Merchant is traditionally placed on the comedy side of Shakespeare’s canon, and unfortunately, Dowling plays it by the book. But this isn’t a case where the audience can simply judge the material for itself; Dowling’s choices directly affect the audience’s perception of the play’s tone. And by encouraging his actors to play it broad and go for big laughs, he wastes one of the most complicated villains in literature. With such an irritatingly delightful treatment, focused on the Portia-Antonio-Bassanio triangle, he distracts the audience from Shylock’s seething desire for revenge. In the context of Dowling’s light, entertaining direction, a dark, complex Shylock would throw the play’s balance off, so we get a whiny Shylock, played by Robert Dorfman with the nasal affectation of a Borscht Belt comedian. It’s clear from Dorfman’s portrayal that Dowling doesn’t want Shylock to steal the show. Tellingly, Dowling’s Shylock delivers the famous “Do we not bleed?” speech sitting down.
Maybe this interpretation is faithful to Shakespeare’s original intent—a gay farce where the one-dimensional Jewish bad guy suffers his comeuppance, to the mob’s delight. Maybe Dowling is right not to give Shakespeare the benefit of the doubt—to avoid retroactively injecting subversive angst where there is none. But I believe he wasted an opportunity. Merchant demands to be transformed, to be drastically adapted to an audience for whom anti-Semitism is no longer a punchline. Or perhaps I should say for whom anti-Semitism should no longer be an effective punchline. After all, Shakespeare was never too Shakespearean to cash in on a cheap laugh. Most of his dick and fart jokes still work—even some 400 years later—but I felt strange that his pork material was getting such big belly laughs in 2007. Like Twain, Shakespeare is portraying racism and its consequences (although Twain’s minority characters demonstrate a humanity that The Bard’s tend to lack), but listening to Guthrie theatergoers cracking up at Jew jokes made me horribly uncomfortable. Angry, even. I found myself thinking the same thing my Jewish buddy was thinking when we saw Borat. At the end of the movie, he turned to me and said, “I thought it was hilarious, but I can’t help wondering what they were laughing at.”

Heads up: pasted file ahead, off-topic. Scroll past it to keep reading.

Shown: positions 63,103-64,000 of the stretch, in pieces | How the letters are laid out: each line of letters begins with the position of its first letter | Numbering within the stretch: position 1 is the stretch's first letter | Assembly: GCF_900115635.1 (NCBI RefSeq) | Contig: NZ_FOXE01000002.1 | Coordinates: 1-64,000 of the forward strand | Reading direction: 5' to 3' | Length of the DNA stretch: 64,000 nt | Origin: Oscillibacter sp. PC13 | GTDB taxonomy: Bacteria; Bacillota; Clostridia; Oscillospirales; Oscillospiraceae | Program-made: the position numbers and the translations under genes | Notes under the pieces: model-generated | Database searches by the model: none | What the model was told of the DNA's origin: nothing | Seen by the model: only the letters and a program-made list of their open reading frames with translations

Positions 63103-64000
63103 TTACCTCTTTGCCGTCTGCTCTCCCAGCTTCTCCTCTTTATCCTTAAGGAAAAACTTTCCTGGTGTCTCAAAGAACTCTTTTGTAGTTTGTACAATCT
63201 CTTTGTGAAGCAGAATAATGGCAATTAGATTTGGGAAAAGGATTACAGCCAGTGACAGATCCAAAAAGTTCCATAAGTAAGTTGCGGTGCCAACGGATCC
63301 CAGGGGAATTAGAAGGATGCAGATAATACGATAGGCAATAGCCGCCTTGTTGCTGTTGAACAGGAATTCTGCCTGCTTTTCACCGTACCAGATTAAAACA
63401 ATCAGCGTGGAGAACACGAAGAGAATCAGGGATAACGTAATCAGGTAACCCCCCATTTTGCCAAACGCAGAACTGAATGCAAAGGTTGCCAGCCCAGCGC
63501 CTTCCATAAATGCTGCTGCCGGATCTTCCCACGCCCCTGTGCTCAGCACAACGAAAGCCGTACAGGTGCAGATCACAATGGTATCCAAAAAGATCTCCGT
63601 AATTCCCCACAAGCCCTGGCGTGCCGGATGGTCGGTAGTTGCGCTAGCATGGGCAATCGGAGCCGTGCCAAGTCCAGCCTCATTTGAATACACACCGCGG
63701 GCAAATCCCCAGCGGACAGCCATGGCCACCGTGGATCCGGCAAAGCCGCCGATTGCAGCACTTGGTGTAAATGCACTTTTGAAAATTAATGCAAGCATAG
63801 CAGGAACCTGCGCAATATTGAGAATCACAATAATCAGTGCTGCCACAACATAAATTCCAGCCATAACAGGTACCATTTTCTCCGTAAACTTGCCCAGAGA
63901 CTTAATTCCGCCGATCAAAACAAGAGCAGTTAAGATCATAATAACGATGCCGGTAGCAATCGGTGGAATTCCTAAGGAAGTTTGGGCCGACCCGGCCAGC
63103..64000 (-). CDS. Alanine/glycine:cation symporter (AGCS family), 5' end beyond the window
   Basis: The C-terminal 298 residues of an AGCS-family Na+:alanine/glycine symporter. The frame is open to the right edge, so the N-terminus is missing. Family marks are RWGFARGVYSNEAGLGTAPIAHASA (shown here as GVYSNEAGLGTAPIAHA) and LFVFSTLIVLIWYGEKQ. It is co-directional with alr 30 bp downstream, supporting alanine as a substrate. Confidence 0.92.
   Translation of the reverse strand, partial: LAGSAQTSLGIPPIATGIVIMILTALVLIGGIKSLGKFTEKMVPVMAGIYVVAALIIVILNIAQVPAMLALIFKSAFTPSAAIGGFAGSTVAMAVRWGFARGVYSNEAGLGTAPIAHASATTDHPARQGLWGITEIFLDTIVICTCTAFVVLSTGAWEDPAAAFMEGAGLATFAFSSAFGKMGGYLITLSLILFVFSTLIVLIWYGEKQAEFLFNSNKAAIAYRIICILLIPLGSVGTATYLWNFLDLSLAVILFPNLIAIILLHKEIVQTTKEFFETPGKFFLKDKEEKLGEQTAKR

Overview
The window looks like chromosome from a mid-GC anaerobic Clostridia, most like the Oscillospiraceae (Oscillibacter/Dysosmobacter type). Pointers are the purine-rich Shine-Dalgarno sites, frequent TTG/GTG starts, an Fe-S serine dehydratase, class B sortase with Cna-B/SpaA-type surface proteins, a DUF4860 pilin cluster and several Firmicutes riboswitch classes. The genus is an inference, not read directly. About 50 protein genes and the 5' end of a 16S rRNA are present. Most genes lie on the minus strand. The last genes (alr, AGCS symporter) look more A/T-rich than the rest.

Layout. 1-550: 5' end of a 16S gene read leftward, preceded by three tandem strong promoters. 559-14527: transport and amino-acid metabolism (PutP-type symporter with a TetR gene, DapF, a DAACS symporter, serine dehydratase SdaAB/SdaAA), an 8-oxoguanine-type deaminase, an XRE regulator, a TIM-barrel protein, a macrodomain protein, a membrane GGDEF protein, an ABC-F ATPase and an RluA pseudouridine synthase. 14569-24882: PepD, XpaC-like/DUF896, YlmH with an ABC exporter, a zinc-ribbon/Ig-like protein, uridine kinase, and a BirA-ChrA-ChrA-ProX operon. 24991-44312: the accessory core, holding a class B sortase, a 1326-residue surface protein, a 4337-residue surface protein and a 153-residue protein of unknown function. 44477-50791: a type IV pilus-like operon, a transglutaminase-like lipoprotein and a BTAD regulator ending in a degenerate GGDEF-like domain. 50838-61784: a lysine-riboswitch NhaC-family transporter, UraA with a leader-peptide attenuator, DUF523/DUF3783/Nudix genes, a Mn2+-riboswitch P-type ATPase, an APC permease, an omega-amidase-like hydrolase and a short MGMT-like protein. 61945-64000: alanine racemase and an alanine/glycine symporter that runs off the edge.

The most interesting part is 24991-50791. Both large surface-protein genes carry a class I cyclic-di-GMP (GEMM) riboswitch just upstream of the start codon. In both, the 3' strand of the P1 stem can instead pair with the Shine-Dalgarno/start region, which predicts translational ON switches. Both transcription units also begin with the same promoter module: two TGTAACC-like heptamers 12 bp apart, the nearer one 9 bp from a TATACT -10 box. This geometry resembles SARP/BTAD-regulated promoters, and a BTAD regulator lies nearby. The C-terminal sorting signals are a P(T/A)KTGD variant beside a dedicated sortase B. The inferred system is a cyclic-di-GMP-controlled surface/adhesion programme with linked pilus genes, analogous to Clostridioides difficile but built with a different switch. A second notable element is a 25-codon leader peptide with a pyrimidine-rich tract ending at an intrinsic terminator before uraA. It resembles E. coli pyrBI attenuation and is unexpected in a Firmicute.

Maybe that’s what Gilbert was thinking when he got to the part where Huck’s redneck pap is incredulous that the “gov’ment” allows a freed slave to vote: “I was just about to go and vote myself, if I warn’t too drunk to get there; but when they told me there was a State in this country where they’d let that nigger vote, I drawed out.” Twain’s nasty satire can elicit the same deep laughter Shakespeare’s pork jokes were getting at the Guthrie. And while I would argue that Twain’s satire has a more noble intent than Shakespeare’s comedy, if you filled a theater up with Huck Finn readers, would everybody be laughing for the right reasons?
Bottom line, I think my reaction to Merchant was different than Gilberts’ to Huck. I’m not asking for the play to prematurely end its run. I’m not asking for a surgeon general’s warning, or the formation of a multicultural citizen’s panel to review the appropriateness of the Guthrie’s productions. I’m just a guy on a blog picking on Joe Dowling’s choices.
And isn’t that what this country is all about?